We also have sessions on digital and social media which can really grow, scale and build strong brands.  We are also offering sessions on all things cloud (public-private-hybrid), converged infrastructure, virtualization and emerging security threats.

Do CIOs view Dell as an end-to-end player, or is there more work to be done here? 

It’s really both.  We have made significant progress changing perceptions to the “New Dell”.  In fact, in the last year we have doubled top-of-mind awareness of Dell as an enterprise leader.  Regional events have worked really well for Dell where we could get up close and personal with customers.  And events like Dell World and a strong public and analyst relations program have helped the company, too. 

Our strong heritage in client devices gives us a real advantage in solving problems in the consumerization of IT space.  We are uniquely positioned to manage the proliferation of the devices in the enterprise, from an end-to-end solutions perspective.

As the CMO of Dell, what you are you most excited about – personally – for Dell World attendees?

I am excited to bring in a great group of our top customers and technologists to work on solving their biggest problems.  Dell is a trusted brand and CIOs and IT executives trust us to solve their problems and not lock them into proprietary solutions. When we speak, they do listen, and we learn from them as much as they learn from us. That is Dell, very direct and engaged. 

Onto the Show

Karen was very energetic and determined as she talked about Dell World.  While Dell has had success lately with their enterprise strategy, they’re not even close to being satisfied with their position overall, with good reason.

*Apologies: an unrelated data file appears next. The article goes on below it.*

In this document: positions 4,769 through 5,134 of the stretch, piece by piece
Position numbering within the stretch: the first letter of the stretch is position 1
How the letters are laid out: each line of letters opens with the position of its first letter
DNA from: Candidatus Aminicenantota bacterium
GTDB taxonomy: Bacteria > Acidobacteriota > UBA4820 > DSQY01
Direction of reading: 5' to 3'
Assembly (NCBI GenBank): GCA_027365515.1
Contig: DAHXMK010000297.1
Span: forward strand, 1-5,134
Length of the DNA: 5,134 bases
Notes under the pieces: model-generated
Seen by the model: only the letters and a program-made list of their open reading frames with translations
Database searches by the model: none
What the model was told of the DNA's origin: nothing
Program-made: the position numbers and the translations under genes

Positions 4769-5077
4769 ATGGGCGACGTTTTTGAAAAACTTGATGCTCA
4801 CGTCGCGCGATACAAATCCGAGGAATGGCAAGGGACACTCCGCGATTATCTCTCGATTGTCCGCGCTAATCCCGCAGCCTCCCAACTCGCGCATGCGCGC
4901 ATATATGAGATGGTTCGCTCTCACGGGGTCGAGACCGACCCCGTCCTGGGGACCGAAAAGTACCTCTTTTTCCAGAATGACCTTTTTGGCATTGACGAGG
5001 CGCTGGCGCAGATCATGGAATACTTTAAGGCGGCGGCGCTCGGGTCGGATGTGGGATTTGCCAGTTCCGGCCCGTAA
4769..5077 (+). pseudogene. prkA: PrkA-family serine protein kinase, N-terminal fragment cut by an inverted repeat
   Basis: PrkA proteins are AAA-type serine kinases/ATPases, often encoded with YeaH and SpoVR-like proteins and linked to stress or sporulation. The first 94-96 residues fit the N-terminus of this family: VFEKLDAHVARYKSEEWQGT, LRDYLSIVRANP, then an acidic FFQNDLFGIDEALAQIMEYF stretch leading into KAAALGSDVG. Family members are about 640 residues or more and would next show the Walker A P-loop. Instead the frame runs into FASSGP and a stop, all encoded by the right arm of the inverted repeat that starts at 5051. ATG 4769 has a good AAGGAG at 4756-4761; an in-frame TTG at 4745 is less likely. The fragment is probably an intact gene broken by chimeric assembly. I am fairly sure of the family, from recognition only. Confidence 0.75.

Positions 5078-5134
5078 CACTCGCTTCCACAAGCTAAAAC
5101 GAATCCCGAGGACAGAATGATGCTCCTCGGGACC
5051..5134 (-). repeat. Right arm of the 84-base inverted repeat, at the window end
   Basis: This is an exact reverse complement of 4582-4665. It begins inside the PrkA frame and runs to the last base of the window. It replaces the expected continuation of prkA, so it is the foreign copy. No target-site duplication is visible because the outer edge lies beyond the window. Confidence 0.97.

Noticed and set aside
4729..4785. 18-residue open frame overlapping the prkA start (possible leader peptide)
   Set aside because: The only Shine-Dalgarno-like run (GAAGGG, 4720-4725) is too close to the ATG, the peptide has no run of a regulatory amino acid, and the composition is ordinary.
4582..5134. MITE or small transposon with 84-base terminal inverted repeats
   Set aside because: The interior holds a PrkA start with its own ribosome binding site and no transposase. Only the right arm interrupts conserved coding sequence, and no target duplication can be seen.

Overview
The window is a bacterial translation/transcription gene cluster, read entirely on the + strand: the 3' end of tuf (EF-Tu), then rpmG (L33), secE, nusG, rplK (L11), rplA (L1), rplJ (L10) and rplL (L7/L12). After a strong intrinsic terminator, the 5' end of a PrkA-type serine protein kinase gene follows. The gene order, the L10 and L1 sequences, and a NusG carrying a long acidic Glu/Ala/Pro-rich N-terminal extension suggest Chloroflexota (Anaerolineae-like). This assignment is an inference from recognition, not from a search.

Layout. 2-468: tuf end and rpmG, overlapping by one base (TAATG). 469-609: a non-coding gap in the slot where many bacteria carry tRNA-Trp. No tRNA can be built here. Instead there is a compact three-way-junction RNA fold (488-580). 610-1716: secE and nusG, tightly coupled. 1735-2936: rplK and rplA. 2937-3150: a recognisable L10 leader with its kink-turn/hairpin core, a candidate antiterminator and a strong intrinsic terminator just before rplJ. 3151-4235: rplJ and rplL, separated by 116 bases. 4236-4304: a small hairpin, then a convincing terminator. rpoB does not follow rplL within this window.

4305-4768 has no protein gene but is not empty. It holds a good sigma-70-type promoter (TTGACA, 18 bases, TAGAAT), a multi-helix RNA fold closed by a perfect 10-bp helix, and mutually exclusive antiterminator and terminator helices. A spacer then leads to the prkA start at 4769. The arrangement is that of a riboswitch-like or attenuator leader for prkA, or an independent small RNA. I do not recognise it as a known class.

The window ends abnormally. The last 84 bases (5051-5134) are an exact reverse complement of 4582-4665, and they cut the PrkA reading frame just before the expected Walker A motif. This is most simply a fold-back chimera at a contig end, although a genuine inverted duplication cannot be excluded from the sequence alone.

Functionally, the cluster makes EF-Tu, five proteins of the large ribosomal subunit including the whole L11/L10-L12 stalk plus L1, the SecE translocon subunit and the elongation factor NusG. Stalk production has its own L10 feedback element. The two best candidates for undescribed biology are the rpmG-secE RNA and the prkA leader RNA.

Dell has invested billions into M&A and turned away from lower-margin PC business, which net-net has made the financial results look sub-optimal.  But there is a huge opportunity ahead of Dell that they’ve never had access to.  With HP’s recent challenges and IBM’s unwieldy size and innovator’s dilemma, Dell sees the conference as one of the most important events they will have in the next 12 months.

As I attend Dell World 2012, I will be keeping an eye on what is happening and will be sharing those experiences with you here onForbes.

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Patrick founded the firm based on his real-world world technology experiences with the understanding of what he wasn’t getting from analysts and consultants. Ten years later, Patrick is ranked #1 among technology industry analysts in terms of “power” (ARInsights)  in “press citations” (Apollo Research). Moorhead is a contributor at Forbes and frequently appears on CNBC. He is a broad-based analyst covering a wide variety of topics including the cloud, enterprise SaaS, collaboration, client computing, and semiconductors. He has 30 years of experience including 15 years of executive experience at high tech companies (NCR, AT&T, Compaq, now HP, and AMD) leading strategy, product management, product marketing, and corporate marketing, including three industry board appointments.